The Birth of a Republic
Francis Stafford's Photographs of China's 1911 Revolution and Beyond
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- Published: December 2009
- Subject Listing: Asian Studies, Photography
- Bibliographic information: 240 pp., 162 illus., 2 maps, notes, glossary, bibliog., index, 10 x 8 in.
- Series: A China Program Book
Recipient of the Chinese Historians in the United States 2010 Honor for Academic Excellence
China's 1911 Revolution ended the rule of both the 267-year-old Manchu Qing dynasty and the more than 2,000-year-old imperial system, establishing Asia's first, if not lasting, republic. Because war correspondence was not an established profession in China and the camera was a rare apparatus in Chinese life at the time, photographs of the revolution are rare. Francis E. Stafford (1884-1938), an American working as a photographer for Asia's largest publishing company, Commercial Press in Shanghai, had unusual access to both sides of the conflict. The Birth of a Republic documents this tumultuous period through Stafford's photographic eye.
Stafford trained his lens on the leaders of the revolutionaries, the imperial court, and the generals and foot soldiers, as well as on the common people. His images thus capture the stock in trade of war correspondents and photo journalists, but he also documented scenes of everyday life, from the streets of China's cities to the muddy lanes of its villages, from paddy rice fields to factory workshops, from open-air food markets to the inner chambers of Buddhist temples and Christian churches. His remarkable photographs reveal sweeping social and political change, as well as the tenacity of tradition.
The 162 photographs presented here are from the collection of Stafford's grandson, Ronald Anderson, and are set in historical and cultural context through an interpretive introduction and extensive captions. This book will appeal to historians and general readers interested in modern China, revolution, and war.
Hanchao Lu, professor of Asian history at the Georgia Institute of Technology, is the author of Beyond the Neon Lights: Everyday Shanghai in the Early Twentieth Century and Street Criers: A Cultural History of Chinese Beggars.
"These photographs remind us of the drama and importance of 1911 for understanding modern China. Both visually striking and historically valuable, Stafford's images document the fall of the Qing, China's last dynasty, and help us to recognize the stunning changes of the past century." - Jonathan Lipman, Mount Holyoke College, and author of Familiar Strangers: A History of Muslims in Northwest China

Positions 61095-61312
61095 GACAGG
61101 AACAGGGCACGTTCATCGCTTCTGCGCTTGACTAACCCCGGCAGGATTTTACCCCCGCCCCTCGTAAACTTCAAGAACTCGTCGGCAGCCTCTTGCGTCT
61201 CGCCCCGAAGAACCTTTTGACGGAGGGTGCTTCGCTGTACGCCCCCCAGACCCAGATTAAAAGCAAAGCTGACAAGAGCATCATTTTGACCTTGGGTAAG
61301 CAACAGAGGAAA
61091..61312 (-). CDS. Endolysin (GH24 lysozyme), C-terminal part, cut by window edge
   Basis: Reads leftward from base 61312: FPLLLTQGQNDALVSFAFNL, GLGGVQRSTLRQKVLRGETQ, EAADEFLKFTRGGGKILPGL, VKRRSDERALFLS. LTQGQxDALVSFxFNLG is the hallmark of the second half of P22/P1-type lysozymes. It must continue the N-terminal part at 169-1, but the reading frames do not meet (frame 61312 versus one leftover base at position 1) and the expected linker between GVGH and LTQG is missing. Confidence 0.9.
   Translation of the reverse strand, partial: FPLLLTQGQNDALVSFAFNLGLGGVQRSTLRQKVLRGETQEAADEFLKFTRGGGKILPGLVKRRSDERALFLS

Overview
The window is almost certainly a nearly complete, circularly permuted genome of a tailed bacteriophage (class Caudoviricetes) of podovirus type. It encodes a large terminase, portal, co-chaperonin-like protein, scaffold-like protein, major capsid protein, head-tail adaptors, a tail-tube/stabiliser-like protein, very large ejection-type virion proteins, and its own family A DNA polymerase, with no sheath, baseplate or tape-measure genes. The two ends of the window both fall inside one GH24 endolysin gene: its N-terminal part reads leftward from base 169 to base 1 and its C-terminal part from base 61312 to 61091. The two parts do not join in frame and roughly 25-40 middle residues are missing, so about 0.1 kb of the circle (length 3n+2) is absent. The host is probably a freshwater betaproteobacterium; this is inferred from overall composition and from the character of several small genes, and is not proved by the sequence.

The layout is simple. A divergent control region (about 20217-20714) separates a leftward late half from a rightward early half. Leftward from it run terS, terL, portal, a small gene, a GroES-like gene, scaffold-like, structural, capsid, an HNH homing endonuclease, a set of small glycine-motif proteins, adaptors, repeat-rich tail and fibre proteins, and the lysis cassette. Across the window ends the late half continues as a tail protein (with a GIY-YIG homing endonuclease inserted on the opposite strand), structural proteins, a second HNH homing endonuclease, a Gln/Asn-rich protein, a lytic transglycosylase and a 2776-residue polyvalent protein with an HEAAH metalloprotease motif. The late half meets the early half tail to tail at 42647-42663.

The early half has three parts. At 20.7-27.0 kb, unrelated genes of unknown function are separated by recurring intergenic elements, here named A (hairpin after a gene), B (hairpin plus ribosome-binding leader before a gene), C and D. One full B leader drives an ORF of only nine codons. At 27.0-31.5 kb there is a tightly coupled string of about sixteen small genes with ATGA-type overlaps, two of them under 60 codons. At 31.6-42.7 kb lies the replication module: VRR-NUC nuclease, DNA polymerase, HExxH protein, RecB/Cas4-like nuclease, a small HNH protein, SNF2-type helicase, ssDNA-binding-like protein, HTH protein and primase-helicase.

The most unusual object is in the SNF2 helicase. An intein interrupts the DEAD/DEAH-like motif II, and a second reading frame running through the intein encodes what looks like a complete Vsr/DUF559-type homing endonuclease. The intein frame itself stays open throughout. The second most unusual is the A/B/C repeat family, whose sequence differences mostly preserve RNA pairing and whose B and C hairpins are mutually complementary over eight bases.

Map of China in 1911
Map of Wuhan during the 1911 Revolution
1. On the Eve of the Revolution
2. The Wuchang Uprising
3. The Politics of Chaos
4. A Society in Transition
5. Stafford in China
Timeline of Chinese History
A Chronology of the 1911 Revolution
"Historian Hanchao Lu provides basic contextual information about each image, and together they offer rich detail on Chinese life and death in the years before and after 1911 . . . [The book] provides a thought-provoking entrée to this period in Chinese history." -Kristin Stapleton, Journal of Asian Studies, November 2011
"The scenes Stafford recorded as he travelled between Wuhan and Shanghai are indispensable to the study of the 1911 Revolution . . ." - Sheila Corr, HistoryToday, September 2011
"Other people might have been walking around taking photos during the heady early days of the Revolution, but few of their photographs have surfaced and no assemblage of those photos is as comprehensive or important as Stafford's.... This is no mere coffee-table book but one that makes a significant contribution to our understanding of the 1911 revolution: a visual complement to the written record."-Hong Kong Economic Journal
"Offers a dramatic visual narrative of the Wuchang and Shanghai uprisings in late 1911 that is in turn framed - with portraits such as that of the empress dowager as well as a child pauper - within a panoramic presentation of the many walks of Chinese society out in the public at the beginning of the last century. . . a great addition to the undergraduate syllabus on the birth of the Chinese Republic." - Pacific Affairs
"Seeks to enhance our understanding of the political and social background of the Republican Revolution through a visual record of key aspects of Chinese everyday life from 1905, which saw the abolition of the civil service examinations, to 1916, which witnessed the death of the first Republican President Yuan Shikai." - The Chinese Historical Review